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Selecting Plant Disease Specimens

PP-15
Nancy F. Gregory, Plant Diagnostician Revision Date: 10/9/2015

  1. Select material showing the symptoms you see. Send several samples showing different stages of disease development. Take samples showing transition areas between healthy and diseased. Dead plants, leaves or branches are generally of little use.
  2. When possible send entire plants including roots. Above ground symptoms may indicate root or stem disease. If not practical to send entire plant, include affected portions of stems and roots. Enclose the soil ball around the roots in a plastic bag and tie securely around the stem. This avoids drying of sample, and having the soil spill on top portions of the plant during transit and cover symptoms on the stems or leaves. Wrap the entire specimen in another plastic bag.
  3. When entire plants cannot be sent or when only parts of plants are diseased as with leaf spots, dieback, or stem cankers, send several affected pieces. Cut stem and branch specimens with a short piece of live healthy tissue attached to the diseased portion. Place specimens in a plastic bag. Fresh leaf samples keep very well in closed plastic bags. Do not add water or wet paper towels unless the sample is very dry. Keep refrigerated until sample can be sent.
  4. Dutch elm disease or Verticillium wilt. If you suspect either of these diseases, select branches having wilted, yellow, or dying leaves, not completely dead. Cut and send several branch sections 1/2 to 1 inch in diameter and about 6 inches long. Wrap samples in plastic to prevent drying.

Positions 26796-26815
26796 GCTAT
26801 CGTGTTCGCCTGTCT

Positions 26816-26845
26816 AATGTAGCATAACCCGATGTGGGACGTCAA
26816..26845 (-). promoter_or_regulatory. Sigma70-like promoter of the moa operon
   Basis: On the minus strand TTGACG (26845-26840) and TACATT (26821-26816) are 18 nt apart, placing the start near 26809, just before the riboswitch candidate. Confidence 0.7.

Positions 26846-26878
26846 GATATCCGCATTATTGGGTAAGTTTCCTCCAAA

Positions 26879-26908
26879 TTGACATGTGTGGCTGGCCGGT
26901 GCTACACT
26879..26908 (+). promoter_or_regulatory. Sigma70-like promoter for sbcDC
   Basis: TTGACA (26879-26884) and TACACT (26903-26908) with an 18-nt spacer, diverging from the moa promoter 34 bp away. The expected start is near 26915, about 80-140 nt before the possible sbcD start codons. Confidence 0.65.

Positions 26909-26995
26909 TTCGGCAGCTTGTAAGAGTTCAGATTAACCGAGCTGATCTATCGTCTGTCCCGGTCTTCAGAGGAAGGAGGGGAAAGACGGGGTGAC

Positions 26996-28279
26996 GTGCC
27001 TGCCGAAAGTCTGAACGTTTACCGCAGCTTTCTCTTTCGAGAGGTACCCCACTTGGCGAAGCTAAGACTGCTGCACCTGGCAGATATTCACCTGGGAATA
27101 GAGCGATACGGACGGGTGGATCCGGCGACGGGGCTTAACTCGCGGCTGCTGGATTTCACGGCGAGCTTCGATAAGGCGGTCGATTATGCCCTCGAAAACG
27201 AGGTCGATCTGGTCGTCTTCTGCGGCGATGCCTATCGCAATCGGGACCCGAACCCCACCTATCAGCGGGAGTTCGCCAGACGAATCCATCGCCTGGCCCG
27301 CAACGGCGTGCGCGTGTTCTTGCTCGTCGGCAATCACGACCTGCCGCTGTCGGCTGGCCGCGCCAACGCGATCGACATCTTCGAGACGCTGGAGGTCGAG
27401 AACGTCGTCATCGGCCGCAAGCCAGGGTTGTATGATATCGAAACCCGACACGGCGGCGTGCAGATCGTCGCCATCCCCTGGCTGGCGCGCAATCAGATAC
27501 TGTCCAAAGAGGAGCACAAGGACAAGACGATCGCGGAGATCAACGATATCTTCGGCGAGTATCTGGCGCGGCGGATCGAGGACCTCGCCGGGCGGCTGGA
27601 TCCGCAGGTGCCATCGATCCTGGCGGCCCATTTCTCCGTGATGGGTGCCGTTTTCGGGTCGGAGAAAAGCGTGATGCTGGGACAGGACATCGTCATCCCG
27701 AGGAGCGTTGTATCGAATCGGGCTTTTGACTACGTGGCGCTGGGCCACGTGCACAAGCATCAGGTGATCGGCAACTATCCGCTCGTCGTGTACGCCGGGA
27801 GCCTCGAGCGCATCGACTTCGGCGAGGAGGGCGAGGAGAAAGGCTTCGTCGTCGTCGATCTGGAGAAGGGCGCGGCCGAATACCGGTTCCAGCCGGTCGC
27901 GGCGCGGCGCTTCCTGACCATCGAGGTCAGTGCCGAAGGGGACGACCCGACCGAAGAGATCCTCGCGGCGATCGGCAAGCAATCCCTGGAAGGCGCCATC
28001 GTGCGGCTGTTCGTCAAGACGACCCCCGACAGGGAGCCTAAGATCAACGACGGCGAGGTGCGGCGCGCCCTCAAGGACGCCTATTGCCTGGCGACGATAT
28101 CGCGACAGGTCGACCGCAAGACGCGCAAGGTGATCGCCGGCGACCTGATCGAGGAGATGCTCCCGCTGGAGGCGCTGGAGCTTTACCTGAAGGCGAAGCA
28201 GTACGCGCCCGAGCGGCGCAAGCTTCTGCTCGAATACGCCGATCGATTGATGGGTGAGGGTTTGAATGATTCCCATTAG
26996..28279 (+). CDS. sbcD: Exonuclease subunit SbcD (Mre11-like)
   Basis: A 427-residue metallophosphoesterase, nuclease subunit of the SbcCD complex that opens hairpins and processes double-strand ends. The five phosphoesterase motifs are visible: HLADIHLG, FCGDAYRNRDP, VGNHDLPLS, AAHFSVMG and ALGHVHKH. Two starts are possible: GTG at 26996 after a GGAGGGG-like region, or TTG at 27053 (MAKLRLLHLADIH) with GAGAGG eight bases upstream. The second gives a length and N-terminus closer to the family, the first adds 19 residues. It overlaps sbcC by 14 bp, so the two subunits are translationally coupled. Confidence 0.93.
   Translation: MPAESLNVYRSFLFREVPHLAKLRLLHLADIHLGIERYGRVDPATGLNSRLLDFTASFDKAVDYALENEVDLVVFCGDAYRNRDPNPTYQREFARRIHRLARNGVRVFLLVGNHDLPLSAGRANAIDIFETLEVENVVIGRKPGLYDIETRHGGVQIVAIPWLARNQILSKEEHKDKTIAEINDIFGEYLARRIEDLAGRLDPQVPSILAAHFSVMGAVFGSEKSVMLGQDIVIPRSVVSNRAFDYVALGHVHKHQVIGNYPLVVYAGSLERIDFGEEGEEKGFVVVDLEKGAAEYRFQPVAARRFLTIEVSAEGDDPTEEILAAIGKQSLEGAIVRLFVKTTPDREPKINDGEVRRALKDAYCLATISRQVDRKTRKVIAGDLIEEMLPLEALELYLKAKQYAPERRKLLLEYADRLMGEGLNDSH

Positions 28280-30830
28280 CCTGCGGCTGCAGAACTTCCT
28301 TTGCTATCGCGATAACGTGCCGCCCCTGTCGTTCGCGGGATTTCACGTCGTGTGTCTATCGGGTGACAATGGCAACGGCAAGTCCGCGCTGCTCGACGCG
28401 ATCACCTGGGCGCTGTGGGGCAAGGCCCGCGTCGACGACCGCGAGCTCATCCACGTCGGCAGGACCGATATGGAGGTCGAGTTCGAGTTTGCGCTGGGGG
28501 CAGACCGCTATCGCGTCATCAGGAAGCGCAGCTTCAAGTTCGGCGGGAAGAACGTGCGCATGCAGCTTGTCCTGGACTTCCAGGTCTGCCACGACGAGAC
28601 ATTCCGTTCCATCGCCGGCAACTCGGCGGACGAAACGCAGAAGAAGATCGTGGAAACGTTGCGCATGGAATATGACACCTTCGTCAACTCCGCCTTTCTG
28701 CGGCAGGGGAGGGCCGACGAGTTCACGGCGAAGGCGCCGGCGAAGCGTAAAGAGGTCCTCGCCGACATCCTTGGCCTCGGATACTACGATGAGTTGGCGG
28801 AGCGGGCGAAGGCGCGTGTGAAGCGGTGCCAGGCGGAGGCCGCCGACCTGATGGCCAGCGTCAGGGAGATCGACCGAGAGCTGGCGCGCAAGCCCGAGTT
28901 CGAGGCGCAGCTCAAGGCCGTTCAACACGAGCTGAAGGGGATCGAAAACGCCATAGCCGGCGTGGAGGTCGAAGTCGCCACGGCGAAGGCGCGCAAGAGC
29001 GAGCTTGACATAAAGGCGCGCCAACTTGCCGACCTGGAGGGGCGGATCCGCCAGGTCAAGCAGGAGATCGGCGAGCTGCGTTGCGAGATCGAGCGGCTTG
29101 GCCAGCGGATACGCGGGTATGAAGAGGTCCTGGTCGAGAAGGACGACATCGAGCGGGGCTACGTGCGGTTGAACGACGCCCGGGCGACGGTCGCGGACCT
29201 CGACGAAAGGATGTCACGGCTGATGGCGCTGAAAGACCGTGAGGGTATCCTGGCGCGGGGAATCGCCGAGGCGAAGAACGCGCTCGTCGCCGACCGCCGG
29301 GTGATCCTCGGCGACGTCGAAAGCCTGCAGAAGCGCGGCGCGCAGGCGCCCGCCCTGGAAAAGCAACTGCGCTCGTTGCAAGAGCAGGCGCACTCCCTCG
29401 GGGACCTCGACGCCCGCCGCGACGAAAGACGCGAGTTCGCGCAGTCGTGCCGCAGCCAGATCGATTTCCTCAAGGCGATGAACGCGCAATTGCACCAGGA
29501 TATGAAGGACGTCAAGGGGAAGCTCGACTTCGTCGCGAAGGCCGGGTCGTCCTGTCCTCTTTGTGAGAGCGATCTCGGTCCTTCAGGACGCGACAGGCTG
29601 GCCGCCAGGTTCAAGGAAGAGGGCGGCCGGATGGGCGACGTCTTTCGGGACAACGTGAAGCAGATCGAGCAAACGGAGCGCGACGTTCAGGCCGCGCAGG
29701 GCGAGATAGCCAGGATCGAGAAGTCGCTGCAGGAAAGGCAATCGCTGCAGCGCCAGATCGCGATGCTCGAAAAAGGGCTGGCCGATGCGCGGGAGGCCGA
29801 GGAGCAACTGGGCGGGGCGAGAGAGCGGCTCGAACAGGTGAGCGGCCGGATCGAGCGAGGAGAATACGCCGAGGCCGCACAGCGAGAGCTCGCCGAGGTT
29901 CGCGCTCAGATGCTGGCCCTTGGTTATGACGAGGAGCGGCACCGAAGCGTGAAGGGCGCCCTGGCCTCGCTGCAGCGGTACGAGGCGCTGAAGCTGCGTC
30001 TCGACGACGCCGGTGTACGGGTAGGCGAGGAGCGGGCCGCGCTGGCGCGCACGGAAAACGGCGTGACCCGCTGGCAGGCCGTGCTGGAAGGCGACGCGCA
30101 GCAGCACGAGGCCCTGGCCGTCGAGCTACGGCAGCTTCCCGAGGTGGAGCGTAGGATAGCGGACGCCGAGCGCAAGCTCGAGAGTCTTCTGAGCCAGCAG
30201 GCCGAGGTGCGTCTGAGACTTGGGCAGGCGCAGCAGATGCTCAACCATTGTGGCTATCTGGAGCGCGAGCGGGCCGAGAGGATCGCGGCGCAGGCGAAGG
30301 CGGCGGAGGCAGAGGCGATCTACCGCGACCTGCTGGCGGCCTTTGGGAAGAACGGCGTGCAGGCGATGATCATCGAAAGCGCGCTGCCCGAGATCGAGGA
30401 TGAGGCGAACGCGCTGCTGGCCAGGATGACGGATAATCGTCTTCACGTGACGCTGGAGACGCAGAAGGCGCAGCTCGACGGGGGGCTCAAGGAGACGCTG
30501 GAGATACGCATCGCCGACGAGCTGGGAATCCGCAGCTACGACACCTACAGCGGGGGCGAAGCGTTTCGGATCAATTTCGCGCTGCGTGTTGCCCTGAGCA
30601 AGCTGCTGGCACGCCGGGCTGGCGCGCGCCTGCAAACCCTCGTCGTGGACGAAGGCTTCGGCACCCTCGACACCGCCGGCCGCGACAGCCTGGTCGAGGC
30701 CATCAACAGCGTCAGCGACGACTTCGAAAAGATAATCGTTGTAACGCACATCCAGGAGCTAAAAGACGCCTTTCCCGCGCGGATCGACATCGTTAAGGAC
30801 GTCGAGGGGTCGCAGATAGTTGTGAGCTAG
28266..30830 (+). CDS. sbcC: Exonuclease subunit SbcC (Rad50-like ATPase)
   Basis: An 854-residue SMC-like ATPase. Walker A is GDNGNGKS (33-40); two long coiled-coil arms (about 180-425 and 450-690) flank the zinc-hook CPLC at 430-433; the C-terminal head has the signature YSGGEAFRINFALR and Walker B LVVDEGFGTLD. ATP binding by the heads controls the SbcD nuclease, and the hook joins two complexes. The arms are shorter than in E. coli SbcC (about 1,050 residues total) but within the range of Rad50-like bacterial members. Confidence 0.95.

5. Turfgrass. Send two or three 3" x 3" squares, containing at least an inch of attached soil, from the edges of areas that include affected and healthy plants. Wrap each sample in a slightly dampened paper towel, then in dry newspaper, or place in plastic container with lid. Turfgrass diseases are sometimes very difficult to diagnose accurately, so include as much information about the problem as possible. Photographs of the lawn are also very helpful.
  6. Fleshy fruits and vegetables. Select firm specimens showing early and intermediate stages of the problem. Wrap each specimen separately in dry paper towels. Pack individually to avoid crushing and then place entire sample in a plastic bag.
  7. Pine Wilt Nematode. Cut sections of dying or dead branches up to 5" in length and greater than 1.5" in diameter, close to the main trunk, or take wedges cut from the trunk of dying trees. Sample several branches due to random distribution of the nematodes in the tree. The nematode is present in the trunk and symptomatic branches, not in soil around roots. Place samples in plastic bags.

Samples must be accompanied by a sample submission form, available on the web site for the UD Plant Diagnostic Clinic at http://extension.udel.edu/ag/plant-diseases/ud-plant-diagnostic-clinic/, or at any DE Cooperative Extension Office. Information requested on the forms is important for diagnosis and may delay diagnosis if not completed. Deliver specimens to Delaware Cooperative Extension Offices in Georgetown (856-7303), Dover (730-4000), or Newark (831-2506). Please try to send samples early in the week so they don’t sit in a mailbox over the weekend.

 

Disclaimer: Reference to commercial products or trade names does not imply endorsement by University of Delaware Cooperative Extension or bias against those not mentioned.



Original Publication Date:

Cooperative Extension Education in Agriculture and Home Economics, University of Delaware, Delaware State University and the United States Department of Agriculture cooperating. Distributed in furtherance of Acts of Congress of May 8 and June 30, 1914. It is the policy of the Delaware Cooperative Extension System that no person shall be subjected to discrimination on the grounds of race, color, sex, disability, age, or national origin.

Disclaimer: Reference to commercial products or trade names does not imply endorsement by University of Delaware Cooperative Extension or bias against those not mentioned.

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